New York, San Francisco, Moscow, Hong Kong, and London top the list, but some smaller cities have more billionaires than their size might suggest.
City leaders looking to boost their political profiles may want to think twice.
For working class and service employees, wages matter less than what they can afford to buy.
Although the city has gained some young, educated white residents, it continues to lose minorities and families with children to the suburbs.
A new study finds that the wealthiest Americans are less mobile than lower income workers, but those who do relocate are looking for a tax cut.
Recent research suggests that urban dwellers are significantly less likely to be happy than their suburban or rural counterparts.
While some nations have seen rapid urbanization lead to economic progress, others have fallen behind.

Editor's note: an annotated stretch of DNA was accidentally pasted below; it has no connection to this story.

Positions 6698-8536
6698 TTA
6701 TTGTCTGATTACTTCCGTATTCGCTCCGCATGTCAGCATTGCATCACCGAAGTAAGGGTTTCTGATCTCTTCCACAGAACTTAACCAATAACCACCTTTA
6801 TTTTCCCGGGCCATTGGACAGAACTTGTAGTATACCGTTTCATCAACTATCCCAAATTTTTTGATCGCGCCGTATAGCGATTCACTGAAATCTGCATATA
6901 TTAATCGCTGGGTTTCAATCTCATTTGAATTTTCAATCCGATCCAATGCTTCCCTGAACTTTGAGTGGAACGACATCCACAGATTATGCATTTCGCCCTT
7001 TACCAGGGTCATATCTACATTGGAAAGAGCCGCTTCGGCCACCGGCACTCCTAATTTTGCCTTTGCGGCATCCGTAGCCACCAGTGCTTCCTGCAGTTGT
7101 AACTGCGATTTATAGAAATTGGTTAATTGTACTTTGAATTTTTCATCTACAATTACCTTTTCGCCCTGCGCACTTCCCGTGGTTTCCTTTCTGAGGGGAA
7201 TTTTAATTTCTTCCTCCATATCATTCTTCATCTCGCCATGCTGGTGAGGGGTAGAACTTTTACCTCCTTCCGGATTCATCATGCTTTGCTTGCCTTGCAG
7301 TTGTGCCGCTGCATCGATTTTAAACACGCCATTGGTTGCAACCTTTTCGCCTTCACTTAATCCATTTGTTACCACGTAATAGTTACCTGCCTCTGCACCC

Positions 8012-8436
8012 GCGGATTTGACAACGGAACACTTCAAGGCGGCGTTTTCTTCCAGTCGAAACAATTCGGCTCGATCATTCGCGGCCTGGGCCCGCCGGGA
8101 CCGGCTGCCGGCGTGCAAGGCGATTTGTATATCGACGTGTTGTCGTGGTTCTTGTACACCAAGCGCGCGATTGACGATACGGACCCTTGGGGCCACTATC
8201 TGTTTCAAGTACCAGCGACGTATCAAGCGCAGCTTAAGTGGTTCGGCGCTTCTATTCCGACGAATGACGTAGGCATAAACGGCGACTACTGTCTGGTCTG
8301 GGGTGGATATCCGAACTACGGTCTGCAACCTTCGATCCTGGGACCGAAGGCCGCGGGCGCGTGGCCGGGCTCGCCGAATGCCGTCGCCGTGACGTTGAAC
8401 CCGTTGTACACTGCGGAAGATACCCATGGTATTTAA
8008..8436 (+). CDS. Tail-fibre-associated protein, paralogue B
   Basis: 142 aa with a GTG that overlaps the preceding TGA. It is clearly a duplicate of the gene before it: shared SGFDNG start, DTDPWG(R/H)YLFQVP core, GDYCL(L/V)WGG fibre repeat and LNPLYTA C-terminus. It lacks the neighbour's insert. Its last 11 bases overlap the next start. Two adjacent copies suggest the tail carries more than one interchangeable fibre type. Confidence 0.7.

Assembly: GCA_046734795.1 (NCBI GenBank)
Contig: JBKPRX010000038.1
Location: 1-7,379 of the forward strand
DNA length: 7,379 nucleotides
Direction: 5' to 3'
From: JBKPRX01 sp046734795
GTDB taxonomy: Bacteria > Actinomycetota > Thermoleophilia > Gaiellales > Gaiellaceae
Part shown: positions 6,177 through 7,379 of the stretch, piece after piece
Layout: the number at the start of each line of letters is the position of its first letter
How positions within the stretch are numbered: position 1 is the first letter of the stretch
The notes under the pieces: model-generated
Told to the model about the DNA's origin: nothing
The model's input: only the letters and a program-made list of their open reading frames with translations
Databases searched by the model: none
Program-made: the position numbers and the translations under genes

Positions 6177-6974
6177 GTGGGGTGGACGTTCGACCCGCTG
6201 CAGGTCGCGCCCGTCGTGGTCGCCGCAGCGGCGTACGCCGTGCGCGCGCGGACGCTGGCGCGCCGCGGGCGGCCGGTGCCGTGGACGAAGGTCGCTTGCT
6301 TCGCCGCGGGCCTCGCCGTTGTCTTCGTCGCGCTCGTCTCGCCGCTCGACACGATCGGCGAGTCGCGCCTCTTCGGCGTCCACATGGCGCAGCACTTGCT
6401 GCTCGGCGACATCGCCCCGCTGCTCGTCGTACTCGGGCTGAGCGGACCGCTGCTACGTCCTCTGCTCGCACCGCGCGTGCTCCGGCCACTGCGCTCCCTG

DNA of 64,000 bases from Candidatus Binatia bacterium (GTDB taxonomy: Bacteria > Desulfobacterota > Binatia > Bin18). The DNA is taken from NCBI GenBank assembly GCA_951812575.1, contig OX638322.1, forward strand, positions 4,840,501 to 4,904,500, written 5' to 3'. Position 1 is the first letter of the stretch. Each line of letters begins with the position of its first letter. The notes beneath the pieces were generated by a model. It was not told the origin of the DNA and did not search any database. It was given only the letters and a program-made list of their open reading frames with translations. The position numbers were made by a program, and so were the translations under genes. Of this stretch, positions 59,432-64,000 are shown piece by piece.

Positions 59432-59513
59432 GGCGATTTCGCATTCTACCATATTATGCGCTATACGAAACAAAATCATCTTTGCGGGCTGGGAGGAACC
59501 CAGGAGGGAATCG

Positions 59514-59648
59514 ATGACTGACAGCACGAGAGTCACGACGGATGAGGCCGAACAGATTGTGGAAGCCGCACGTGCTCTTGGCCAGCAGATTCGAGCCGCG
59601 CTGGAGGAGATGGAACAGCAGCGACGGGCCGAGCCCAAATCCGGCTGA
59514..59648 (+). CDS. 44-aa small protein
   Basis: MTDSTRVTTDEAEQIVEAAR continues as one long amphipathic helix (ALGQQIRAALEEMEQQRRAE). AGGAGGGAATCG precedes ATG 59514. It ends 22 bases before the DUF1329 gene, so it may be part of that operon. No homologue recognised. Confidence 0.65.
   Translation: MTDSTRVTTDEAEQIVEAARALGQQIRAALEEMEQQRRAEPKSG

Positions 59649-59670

Exploring the connection between technology, wages, and poverty.
America’s walkable neighborhoods are both wealthier and more highly educated.
More than 50 percent are urban, and two in downtown San Francisco attract more than a billion dollars each in venture capital.
A new study charts the business cycles of the nation’s largest metros across three periods of economic decline.
As investments shift from suburbs to cities, venture capital is moving to dense urban areas that are more walkable and served by transit.
Key takeaways from a new study on the effects of subway location and expansion around the world.
A conversation with the scholar Josef Konvitz.
A new study charts the incredible growth of innovation in the Bay Area.
The geography of business formation and job growth is concentrated in less than two dozen counties across the nation.
Checking in on the latest advancements, and the challenges that remain.
A new report documents the extent of billionaire wealth across the world.